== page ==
HC Deb 05 March 1830 vol 22 cc1341-2
Mr. Doherty

moved the second reading of the Sub-letting Act Amendment Bill.

Mr. O'Connell

begged that further time might be given for the consideration of this Bill.

Mr. Doherty

said, the Bill had been for some time on the Table of the House, and must therefore be well known; if, however, a week's delay would satisfy the hon. and learned Gentleman, he would acquiesce in his wish.

Mr. O'Connell

said, that though the original Act was well known in Ireland, that was not the case with the Amendment bill. He wanted to propose a clause in the Committee to enable landlords to declare that any devise of lands they might make should not be subject to that Act. He hoped, however, that the Bill would be postponed for a fortnight.

Mr. Doherty

said, he could not acquiesce in so long a delay.

Mr. Wallace

said, the Bill was very little understood in England, though it had been much discussed in Ireland. He did not believe, however, that there could be any necessity to postpone the Bill, as the hon. and learned Member must be well aware of all the objections which could be made to it. The Committee was the proper place to discuss he details of the measure, and in that stage he should have some alterations to propose.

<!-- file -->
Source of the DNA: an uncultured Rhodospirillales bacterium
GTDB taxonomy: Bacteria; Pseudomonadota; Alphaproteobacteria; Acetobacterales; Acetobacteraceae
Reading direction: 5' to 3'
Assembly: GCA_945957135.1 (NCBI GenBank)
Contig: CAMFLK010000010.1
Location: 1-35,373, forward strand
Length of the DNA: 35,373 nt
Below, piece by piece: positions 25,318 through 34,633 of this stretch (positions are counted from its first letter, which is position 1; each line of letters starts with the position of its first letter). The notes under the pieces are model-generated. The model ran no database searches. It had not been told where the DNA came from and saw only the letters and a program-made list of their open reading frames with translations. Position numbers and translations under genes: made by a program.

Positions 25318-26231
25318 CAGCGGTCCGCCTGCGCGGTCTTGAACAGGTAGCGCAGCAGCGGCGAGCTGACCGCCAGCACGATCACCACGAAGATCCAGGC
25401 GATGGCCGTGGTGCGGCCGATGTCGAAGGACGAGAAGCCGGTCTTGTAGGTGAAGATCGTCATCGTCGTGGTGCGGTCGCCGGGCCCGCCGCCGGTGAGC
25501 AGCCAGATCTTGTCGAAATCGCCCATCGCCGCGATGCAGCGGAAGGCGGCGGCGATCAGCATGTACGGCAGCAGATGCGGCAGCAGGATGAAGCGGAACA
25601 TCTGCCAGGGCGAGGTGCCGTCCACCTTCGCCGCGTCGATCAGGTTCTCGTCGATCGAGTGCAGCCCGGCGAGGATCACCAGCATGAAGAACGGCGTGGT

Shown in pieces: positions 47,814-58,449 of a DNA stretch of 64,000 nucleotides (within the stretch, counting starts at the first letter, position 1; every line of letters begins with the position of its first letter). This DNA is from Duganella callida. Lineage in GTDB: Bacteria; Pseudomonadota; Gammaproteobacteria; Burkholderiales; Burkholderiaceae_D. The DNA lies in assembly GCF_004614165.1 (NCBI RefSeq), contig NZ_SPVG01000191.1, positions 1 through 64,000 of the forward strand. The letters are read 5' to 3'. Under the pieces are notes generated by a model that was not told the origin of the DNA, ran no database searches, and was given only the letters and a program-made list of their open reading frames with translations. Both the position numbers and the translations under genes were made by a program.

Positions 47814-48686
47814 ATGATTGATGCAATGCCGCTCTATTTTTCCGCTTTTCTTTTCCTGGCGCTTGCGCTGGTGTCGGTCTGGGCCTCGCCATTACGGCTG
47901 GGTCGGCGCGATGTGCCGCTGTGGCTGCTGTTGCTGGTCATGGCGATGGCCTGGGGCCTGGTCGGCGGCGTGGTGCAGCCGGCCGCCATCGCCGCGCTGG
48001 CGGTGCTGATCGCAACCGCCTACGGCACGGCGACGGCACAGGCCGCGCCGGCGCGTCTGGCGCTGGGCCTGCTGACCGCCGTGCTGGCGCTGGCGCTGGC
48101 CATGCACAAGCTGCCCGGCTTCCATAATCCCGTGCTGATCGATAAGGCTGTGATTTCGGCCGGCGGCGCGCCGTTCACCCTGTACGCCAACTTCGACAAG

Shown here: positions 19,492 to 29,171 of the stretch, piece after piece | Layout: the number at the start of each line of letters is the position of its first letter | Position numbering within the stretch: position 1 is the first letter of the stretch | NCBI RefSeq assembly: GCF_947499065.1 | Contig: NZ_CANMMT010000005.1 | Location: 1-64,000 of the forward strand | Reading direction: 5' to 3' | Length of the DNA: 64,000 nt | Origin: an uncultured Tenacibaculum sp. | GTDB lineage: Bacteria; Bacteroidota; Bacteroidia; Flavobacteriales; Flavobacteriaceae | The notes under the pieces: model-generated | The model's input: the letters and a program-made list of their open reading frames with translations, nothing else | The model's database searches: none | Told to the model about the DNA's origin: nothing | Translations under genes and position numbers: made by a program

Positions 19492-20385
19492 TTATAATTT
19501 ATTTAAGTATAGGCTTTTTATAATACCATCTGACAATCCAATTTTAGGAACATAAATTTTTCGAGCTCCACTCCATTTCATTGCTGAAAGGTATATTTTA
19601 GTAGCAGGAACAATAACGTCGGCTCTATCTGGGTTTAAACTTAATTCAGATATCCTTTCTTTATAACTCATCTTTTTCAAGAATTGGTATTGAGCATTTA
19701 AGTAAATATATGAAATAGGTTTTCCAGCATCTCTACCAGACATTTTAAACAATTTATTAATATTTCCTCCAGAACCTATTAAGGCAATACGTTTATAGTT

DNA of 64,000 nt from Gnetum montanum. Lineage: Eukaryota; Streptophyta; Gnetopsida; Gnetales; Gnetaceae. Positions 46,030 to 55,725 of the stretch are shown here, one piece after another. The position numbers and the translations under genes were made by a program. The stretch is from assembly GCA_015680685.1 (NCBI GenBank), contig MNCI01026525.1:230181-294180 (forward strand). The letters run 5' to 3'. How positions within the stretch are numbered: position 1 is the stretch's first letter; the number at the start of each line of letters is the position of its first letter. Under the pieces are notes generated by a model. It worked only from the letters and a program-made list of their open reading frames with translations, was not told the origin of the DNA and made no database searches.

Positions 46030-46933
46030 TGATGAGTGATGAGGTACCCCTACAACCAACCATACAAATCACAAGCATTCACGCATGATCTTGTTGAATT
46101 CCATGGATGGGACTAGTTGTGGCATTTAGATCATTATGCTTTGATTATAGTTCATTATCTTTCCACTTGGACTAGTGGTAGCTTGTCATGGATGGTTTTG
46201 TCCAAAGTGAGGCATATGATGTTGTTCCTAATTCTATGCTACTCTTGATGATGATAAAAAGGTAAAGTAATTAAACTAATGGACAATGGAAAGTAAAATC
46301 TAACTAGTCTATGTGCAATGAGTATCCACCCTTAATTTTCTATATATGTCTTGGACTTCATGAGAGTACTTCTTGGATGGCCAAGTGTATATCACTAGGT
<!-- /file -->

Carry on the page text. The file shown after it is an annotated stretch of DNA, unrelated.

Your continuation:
Mr. North

was of opinion that the measure should be postponed till the opinions of the people of Ireland were better known on the subject.

Mr. King

said, he approved of the amendments proposed to be introduced into the Act by the Bill, but he had some doubts how far the Act was suitable to Ireland, unless it were accompanied by a well-regulated system of Poor-laws, which he thought would confer an inestimable benefit on that country. Such a system, conjoined with a heavy tax on absentees, would be serviceable to all ranks and classes in Ireland, and would be hailed with gratitude throughout the country.

The Bill was read a second time.